Even though youth unemployment figures in the EU are improving in a context of economic recovery, outreach is still a challenge in many Member States. More efforts are needed to engage with those farthest away from the labour market.
Young people can only benefit from the Youth Guarantee if they get in touch with relevant providers. Currently less than 40% of young people not in Employment, Education or Training (NEETs) are registered with the scheme overall in the EU.
Various outreach activities form thus an important part of the Youth Guarantee to bring those who do not take the initiative to register by themselves.
On 14 March the European Commission invited Youth Guarantee coordinators as well as coordinators of outreach projects financed through the EU Programme of Employment and Social Innovation (EaSI) to discuss how outreach is working on the ground.
In 2017, Portugal launched a national outreach strategy which it developed with the support of the ILO
On the basis of stakeholders’ experience, outreach needs to be framed in a systematic approach, starting from better data to understand the target group as well as gathering main stakeholders. In some countries, a specific outreach strategy is being developed.
In 2017, Portugal launched a national outreach strategy which it developed with the support of the ILO, in the context of a European Commission/ILO joint action on youth employment.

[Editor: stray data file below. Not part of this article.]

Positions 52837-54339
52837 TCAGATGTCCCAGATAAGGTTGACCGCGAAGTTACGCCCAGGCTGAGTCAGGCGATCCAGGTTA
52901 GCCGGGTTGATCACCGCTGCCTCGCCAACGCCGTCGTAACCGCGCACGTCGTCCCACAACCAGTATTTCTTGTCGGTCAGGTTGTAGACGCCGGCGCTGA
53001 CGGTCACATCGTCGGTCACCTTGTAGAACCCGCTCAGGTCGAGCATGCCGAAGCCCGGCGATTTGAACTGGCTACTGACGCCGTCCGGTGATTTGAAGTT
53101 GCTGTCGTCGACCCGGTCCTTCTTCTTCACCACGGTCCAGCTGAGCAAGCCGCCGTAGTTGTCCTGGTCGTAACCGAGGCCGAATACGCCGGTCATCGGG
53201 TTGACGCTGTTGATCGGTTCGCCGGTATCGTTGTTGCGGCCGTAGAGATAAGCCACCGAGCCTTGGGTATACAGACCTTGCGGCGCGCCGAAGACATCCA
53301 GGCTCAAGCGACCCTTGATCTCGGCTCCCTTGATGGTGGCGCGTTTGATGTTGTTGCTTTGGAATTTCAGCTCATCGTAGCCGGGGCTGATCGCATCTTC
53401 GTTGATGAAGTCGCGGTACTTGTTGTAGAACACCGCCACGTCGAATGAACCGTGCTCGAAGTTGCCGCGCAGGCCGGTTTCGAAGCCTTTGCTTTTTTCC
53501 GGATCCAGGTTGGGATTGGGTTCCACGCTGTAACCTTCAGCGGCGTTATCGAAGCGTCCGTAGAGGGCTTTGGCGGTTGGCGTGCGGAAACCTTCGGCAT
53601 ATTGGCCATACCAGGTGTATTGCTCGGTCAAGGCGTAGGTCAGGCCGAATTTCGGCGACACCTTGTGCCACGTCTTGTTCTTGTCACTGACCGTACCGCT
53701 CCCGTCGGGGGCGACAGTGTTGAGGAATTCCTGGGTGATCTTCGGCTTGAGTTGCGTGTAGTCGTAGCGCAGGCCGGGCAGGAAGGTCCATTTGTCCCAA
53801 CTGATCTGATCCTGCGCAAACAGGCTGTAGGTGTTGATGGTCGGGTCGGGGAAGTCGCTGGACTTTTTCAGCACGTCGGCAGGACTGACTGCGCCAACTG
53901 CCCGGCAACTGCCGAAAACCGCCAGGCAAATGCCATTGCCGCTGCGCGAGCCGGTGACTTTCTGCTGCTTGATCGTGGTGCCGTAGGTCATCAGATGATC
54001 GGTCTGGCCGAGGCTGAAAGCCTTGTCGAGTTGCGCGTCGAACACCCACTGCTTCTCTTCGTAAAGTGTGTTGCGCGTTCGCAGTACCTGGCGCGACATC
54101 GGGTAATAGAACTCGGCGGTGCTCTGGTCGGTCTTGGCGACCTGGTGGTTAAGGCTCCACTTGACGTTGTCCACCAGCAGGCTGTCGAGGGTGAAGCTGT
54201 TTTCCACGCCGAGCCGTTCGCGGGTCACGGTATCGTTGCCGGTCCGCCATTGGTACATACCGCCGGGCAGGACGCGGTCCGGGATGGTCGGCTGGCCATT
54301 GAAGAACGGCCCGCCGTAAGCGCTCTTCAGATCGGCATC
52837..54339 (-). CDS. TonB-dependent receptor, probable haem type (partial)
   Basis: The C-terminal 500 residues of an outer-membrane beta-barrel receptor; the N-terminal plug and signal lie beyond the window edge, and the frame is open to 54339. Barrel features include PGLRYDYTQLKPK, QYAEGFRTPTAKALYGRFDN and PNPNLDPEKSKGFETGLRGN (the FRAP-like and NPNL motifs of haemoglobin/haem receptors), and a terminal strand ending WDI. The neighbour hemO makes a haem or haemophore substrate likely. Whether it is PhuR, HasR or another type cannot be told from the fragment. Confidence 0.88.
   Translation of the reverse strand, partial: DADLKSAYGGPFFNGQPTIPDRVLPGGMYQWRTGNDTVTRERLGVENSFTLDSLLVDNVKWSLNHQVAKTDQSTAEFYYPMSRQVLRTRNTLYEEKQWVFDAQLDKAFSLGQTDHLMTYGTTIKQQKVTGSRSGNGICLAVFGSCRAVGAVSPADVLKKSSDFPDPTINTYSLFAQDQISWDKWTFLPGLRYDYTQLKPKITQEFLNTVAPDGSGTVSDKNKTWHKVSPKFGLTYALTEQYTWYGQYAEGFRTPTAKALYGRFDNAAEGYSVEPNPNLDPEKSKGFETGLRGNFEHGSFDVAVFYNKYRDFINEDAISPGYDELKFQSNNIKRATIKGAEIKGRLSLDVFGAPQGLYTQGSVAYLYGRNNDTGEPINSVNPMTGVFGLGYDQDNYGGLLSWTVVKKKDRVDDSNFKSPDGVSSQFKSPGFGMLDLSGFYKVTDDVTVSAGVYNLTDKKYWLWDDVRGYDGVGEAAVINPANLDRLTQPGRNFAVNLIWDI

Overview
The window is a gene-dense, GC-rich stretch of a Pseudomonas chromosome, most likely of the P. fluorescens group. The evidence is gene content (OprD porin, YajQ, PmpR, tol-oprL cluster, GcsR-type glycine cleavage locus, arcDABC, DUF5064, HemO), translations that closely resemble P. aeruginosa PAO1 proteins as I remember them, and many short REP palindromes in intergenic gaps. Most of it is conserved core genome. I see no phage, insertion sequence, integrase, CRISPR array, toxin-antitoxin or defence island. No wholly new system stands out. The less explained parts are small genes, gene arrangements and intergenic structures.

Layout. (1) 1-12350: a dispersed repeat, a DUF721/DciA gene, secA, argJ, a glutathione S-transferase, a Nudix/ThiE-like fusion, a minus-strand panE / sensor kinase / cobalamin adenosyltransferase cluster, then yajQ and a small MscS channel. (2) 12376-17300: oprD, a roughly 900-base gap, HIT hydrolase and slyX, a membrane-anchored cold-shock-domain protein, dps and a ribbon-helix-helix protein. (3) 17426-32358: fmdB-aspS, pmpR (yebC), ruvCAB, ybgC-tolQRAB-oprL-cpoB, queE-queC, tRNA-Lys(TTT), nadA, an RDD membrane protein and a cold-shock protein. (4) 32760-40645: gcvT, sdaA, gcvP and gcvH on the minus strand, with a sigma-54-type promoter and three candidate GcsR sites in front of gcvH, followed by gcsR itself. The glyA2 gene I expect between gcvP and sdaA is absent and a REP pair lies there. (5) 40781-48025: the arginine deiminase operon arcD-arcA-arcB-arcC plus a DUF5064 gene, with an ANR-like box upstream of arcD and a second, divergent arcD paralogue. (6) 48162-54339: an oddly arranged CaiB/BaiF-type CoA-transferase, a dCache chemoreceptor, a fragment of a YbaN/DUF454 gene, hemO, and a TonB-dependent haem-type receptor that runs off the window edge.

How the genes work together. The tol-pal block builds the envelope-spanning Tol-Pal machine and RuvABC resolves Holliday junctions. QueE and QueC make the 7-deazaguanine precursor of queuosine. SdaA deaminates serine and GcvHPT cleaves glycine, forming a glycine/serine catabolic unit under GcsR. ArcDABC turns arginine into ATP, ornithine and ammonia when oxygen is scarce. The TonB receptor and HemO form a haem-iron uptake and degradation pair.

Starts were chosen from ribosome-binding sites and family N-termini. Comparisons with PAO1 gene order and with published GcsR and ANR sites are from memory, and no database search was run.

Outreach solutions can best be built on local partnerships which include also
- social partners
- Public Employment Services
- youth organisations
with clearly defined responsibilities. Sharing of data between different services is key but strict data protection rules can be a challenge in this regard.
This guide has been developed to support governments in the preparation of national outreach strategies and action plans targeting young people who are not actively engaged in the workforce, education or training
Youth unemployment and social exclusion
Youth unemployment and inactivity have long-lasting consequences both for young individuals and for society as a whole. There is strong evidence that increasing social exclusion, disengagement from the labour market and underutilization of human resources can lead to lower potential economic growth.
While research on policies to address youth unemployment has increased substantially over the past two decades, less is known about youth discouragement and inactivity, and the policies and programmatic interventions that can effectively address them.
This guide has been developed to support governments in the preparation of national outreach strategies and action plans targeting young people who are not actively engaged in the workforce, education or training.
Its content is drawn from existing literature and European Union country practices on outreach approaches. The methodology is based on the ILO’s guide for the development of national action plans on youth employment.